“The attacks on voting rights in Georgia are egregious, but they’re just one example of what is a nationwide effort to strip Black voters of our power,” said Addisu Demissie, the executive director of More Than A Vote.
“Given that we’ll have a national audience tuning in to watch the All Star Game this weekend in Atlanta, we have a unique opportunity to work together with our partners to shine a spotlight on these voter suppression efforts that target the league’s most loyal fan base and provide fans with the tools they need to fight back.”
Lawmakers in Georgia and 42 other states are considering more than 250 measures that would create impediments to voting, particularly among voters who rely on mail-in voting during the pandemic, according to the Brennan Center for Justice, a policy institute at New York University.
Democrats, civil rights groups and other critics say the measures amount to retaliation after Democratic wins in November and January, and they note that there is no evidence of systemic voter fraud or widespread irregularities, despite the lies that Donald Trump and his allies promoted to try to reverse his defeat in November’s presidential election.
Election officials, including Secretary of State Brad Raffensperger, have said there’s no evidence of widespread fraud that could have changed the election, and the results were verified by recounts and audits.
Republican lawmakers say their proposals would restore confidence in elections after it was undermined by Trump and other members of the GOP. None of the state GOP lawmakers who supported Trump’s claims have contested the results of their own General Assembly elections.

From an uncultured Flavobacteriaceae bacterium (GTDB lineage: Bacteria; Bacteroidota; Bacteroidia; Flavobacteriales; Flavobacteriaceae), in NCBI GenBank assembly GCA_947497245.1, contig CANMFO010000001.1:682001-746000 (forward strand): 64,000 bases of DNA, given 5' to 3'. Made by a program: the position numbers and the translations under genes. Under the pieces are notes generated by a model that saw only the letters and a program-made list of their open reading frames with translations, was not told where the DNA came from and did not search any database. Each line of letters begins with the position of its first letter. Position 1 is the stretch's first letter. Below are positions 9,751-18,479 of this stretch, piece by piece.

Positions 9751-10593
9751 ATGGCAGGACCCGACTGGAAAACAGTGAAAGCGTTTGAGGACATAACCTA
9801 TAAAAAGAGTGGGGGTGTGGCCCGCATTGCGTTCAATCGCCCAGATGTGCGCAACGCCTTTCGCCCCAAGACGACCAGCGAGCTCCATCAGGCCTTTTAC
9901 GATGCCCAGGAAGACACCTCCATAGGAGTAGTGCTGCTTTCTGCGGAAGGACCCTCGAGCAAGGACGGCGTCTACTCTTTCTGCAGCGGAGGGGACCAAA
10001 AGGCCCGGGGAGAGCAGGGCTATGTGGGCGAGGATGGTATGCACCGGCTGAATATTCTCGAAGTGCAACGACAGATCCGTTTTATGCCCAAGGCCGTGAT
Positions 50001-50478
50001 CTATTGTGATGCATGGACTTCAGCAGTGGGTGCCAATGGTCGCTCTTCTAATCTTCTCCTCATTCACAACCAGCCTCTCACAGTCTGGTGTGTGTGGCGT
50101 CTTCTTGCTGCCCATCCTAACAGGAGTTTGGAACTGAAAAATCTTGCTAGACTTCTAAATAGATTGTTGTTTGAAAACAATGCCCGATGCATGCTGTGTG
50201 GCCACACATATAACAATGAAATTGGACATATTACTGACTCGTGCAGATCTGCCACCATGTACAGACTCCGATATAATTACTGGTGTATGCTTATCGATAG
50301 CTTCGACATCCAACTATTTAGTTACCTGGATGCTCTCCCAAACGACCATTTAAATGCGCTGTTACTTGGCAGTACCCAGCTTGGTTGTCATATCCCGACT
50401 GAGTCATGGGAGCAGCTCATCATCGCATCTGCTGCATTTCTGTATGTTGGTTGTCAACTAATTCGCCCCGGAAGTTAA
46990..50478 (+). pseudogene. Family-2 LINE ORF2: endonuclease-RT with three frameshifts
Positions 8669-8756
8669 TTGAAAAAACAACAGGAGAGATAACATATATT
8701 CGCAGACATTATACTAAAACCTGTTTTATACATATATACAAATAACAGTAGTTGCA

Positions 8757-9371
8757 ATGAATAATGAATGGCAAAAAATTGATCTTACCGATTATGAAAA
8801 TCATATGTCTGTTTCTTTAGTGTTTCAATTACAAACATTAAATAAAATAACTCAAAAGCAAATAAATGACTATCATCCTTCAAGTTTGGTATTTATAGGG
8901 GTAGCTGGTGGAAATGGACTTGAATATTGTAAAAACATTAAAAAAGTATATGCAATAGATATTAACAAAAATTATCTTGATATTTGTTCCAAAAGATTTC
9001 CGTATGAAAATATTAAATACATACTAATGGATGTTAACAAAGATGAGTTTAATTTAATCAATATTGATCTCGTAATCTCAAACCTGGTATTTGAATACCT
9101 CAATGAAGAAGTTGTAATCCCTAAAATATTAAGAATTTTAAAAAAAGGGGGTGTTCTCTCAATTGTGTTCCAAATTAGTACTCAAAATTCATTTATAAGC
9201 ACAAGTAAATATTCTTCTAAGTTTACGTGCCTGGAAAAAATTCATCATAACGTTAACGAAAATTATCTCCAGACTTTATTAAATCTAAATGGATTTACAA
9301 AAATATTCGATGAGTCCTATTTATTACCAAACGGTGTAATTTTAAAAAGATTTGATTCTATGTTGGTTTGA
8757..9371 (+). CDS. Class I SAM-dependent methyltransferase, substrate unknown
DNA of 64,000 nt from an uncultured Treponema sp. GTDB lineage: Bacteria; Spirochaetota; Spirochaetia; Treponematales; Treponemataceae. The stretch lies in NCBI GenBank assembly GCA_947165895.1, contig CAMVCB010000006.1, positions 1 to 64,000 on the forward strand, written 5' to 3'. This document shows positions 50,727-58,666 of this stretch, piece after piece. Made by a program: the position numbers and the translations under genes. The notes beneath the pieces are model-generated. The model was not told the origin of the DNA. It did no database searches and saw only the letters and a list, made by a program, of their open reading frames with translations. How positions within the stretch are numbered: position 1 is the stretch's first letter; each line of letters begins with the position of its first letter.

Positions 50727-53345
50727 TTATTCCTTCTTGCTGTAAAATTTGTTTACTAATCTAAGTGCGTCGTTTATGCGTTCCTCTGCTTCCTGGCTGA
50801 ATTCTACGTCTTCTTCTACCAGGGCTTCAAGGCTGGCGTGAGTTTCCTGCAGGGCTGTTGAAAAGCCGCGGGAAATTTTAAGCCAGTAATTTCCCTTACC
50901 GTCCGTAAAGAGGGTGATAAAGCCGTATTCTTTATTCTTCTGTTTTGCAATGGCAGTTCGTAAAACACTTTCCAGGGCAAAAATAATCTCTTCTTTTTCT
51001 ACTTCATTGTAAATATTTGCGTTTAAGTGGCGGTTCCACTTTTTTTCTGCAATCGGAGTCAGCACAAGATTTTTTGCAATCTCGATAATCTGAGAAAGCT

Since launching in July 2020, James’ group has worked with the NAACP Legal Defense Fund to recruit roughly 40,000 volunteer poll workers, offered thousands of voters free rides to the polls and helped Florida voters with certain prior felony convictions register to vote.
More Than A Vote also played a role in pushing 23 NBA teams to convert their arenas into voting locations during the 2020 election cycle, including State Farm Arena in Atlanta. The group is particularly concerned about legislation that would restrict the use of mass-voting sites, which were popular during a pandemic that heightened the need for socially distanced practices.
More Than A Vote, a voting rights group that Los Angeles Lakers star LeBron James formed, has raised concerns about legislation in Georgia that would restrict the use of mass-voting sites. State Farm Arena in downtown Atlanta served as such a site during elections in November and January, allowing for more space for social distancing amid the coronavirus pandemic. (John Spink / John.Spink@ajc.com)
Credit: JOHN SPINK / AJC
Credit: JOHN SPINK / AJC
“That progress is under attack right now in Georgia and in other states across the country,” said Michael Tyler, a spokesman for More Than A Vote. “The effort to eliminate arena voting is one of the many voter suppression tactics we intend to shine a light on.”
Mark Tatum, the NBA deputy commissioner and a board member of the National Basketball Social Justice Coalition, said the league aims to promote “greater access to voting and encourage civic participation.”
The bills moving through a number of state legislatures would, if enacted, make it harder for people to vote,” he said. “We will continue to work alongside our partners and nonpartisan voting organizations to monitor legislation across the country and work to ensure that voting is made easier and more accessible for every American regardless of party affiliation.”
Michele A. Roberts, the executive director of the NBA Players Association, said players have “pledged to use their voices to join others in the fight against those who seek to deny equal justice in our communities.”
“These attacks on voter rights in Georgia and elsewhere will not go unchallenged.”
Staff writer Mark Niesse contributed to this article.